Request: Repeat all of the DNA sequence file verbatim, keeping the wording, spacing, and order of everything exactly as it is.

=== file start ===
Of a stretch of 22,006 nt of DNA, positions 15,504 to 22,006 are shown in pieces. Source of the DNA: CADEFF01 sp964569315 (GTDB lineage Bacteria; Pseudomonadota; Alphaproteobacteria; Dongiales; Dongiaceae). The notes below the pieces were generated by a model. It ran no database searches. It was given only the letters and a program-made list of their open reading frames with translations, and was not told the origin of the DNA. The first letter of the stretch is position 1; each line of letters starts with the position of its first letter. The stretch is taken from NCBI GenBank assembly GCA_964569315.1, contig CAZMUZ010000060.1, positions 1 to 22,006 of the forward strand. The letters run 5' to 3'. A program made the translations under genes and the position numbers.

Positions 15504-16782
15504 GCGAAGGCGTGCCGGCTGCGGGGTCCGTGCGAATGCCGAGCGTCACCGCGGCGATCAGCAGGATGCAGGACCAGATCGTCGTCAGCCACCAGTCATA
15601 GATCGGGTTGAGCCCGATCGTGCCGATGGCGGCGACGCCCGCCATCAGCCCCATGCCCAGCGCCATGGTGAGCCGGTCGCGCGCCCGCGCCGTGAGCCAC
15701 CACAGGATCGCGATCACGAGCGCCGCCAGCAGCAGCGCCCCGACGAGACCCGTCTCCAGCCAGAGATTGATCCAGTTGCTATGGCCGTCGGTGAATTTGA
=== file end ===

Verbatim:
Of a stretch of 22,006 nt of DNA, positions 15,504 to 22,006 are shown in pieces. Source of the DNA: CADEFF01 sp964569315 (GTDB lineage Bacteria; Pseudomonadota; Alphaproteobacteria; Dongiales; Dongiaceae). The notes below the pieces were generated by a model. It ran no database searches. It was given only the letters and a program-made list of their open reading frames with translations, and was not told the origin of the DNA. The first letter of the stretch is position 1; each line of letters starts with the position of its first letter. The stretch is taken from NCBI GenBank assembly GCA_964569315.1, contig CAZMUZ010000060.1, positions 1 to 22,006 of the forward strand. The letters run 5' to 3'. A program made the translations under genes and the position numbers.

Positions 15504-16782
15504 GCGAAGGCGTGCCGGCTGCGGGGTCCGTGCGAATGCCGAGCGTCACCGCGGCGATCAGCAGGATGCAGGACCAGATCGTCGTCAGCCACCAGTCATA
15601 GATCGGGTTGAGCCCGATCGTGCCGATGGCGGCGACGCCCGCCATCAGCCCCATGCCCAGCGCCATGGTGAGCCGGTCGCGCGCCCGCGCCGTGAGCCAC
15701 CACAGGATCGCGATCACGAGCGCCGCCAGCAGCAGCGCCCCGACGAGACCCGTCTCCAGCCAGAGATTGATCCAGTTGCTATGGCCGTCGGTGAATTTGA